Our Country's Good, St James Theatre, London


This year marks the twenty-fifth anniversary of the premiere at the Royal Court of Our Country's Good, the contemporary classic by Timberlake Wertenbaker.

Adapted from Thomas Keneally's novel The Playmaker, which is itself based on historical fact, the drama tells the story of how, in a much-contested civilising experiment and in celebration of the King's birthday in June 1789, convicts were allowed to rehearse and perform in a production of Farquhar's The Recruiting Officer, the first play ever to be staged in the penal colony of Australia.  

In 1988, Our Country's Good – which makes a trenchant and uplifting case for the transformative power of theatre – was widely regarded as an attack on the philistine Thatcherite ethos of the day. Now Max Stafford-Clark, its original director, has mounted this glowingly persuasive and beautifully cast revival in a new era of swingeing, lamentably short-sighted cuts. His company, Out of Joint, had 25% of its subsidy slashed in 2011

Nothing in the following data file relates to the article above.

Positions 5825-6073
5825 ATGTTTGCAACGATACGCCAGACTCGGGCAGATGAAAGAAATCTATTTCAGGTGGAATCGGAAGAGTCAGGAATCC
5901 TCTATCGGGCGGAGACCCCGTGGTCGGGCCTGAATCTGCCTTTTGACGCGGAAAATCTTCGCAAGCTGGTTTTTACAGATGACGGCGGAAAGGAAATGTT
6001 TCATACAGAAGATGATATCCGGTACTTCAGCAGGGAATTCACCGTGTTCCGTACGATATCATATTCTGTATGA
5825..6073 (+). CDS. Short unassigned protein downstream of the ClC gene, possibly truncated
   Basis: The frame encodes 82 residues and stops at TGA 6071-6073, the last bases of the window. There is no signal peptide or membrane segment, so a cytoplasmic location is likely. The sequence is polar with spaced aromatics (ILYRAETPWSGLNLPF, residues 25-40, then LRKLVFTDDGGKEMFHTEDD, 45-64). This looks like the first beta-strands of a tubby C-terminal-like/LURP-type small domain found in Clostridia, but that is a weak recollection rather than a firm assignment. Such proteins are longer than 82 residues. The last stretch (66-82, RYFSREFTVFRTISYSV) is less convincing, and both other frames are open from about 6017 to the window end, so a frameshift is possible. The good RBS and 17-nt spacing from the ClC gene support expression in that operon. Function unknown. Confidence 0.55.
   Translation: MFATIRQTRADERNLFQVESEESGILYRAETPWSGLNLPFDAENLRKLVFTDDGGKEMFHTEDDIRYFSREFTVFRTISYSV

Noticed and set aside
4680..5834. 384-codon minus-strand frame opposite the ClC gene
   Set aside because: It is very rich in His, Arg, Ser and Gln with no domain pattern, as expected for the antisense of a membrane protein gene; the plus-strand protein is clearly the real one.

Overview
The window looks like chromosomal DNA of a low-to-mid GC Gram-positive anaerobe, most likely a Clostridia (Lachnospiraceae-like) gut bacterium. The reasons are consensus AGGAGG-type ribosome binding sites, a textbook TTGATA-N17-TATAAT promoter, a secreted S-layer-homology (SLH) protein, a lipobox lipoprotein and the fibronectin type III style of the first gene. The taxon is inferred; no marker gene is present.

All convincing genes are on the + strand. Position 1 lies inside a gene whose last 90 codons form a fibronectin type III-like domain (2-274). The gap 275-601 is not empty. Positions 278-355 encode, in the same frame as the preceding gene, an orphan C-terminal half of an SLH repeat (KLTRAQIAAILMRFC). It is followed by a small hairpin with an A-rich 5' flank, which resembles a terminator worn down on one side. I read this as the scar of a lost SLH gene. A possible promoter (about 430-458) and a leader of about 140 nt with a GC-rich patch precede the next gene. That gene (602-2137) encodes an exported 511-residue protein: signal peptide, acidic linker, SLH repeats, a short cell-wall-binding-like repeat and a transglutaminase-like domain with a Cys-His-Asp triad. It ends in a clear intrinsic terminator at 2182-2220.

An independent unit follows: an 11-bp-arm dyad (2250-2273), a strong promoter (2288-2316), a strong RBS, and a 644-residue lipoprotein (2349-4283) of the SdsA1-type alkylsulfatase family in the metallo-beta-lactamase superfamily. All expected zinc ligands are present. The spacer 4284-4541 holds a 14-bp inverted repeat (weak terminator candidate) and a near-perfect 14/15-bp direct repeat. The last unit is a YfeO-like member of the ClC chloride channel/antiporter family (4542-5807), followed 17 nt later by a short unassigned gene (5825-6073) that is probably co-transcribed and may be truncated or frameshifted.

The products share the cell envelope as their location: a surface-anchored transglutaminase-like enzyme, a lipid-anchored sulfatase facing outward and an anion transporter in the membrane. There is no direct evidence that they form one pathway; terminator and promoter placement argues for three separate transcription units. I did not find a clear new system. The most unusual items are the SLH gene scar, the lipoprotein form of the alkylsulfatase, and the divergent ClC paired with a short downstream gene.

To raise money, Stafford-Clark even opened up rehearsals of Our Country's Good to a paying public. This was a shrewd move – not only newsworthy but aptly self-reflexive, given that the play lets us eavesdrop on the preparations for The Recruiting Officer.  And it can't help but bathe in additional irony the great episode – electrifyingly well-played here – where a couple of the penal colony's most reactionary officers invade a rehearsal and inhibit and humiliate the prisoners only to be defied by two of the convicts who boldly persist in an elegant Farquhar duologue.

Wertenbaker's play is unashamedly idealistic but it's not sentimental. As Dominic Thornburn's performance finely traces, the director, Second Lieutenant Ralph Clark, starts off as a prim, guarded type, primarily motivated by ambition, and only gradually thaws as falls in love and as the project struggles to fight the institutional injustice that lands several of the cast in chains and one of the leading ladies under threat of hanging. 

The uphill battle is often very funny. Pointed doubling, executed with tremendous vigour here, is built into the nature of the play, with the same actors portraying both the oppressors and the oppressed.  It emphasises how many of these unfortunates, dumped on the other side of the world for petty crimes, were paying the price for being assigned the wrong costume (so to speak) at birth and how a theatrical production can offer a microcosmic image of liberating self-transcendence and true community.  Warmly recommended.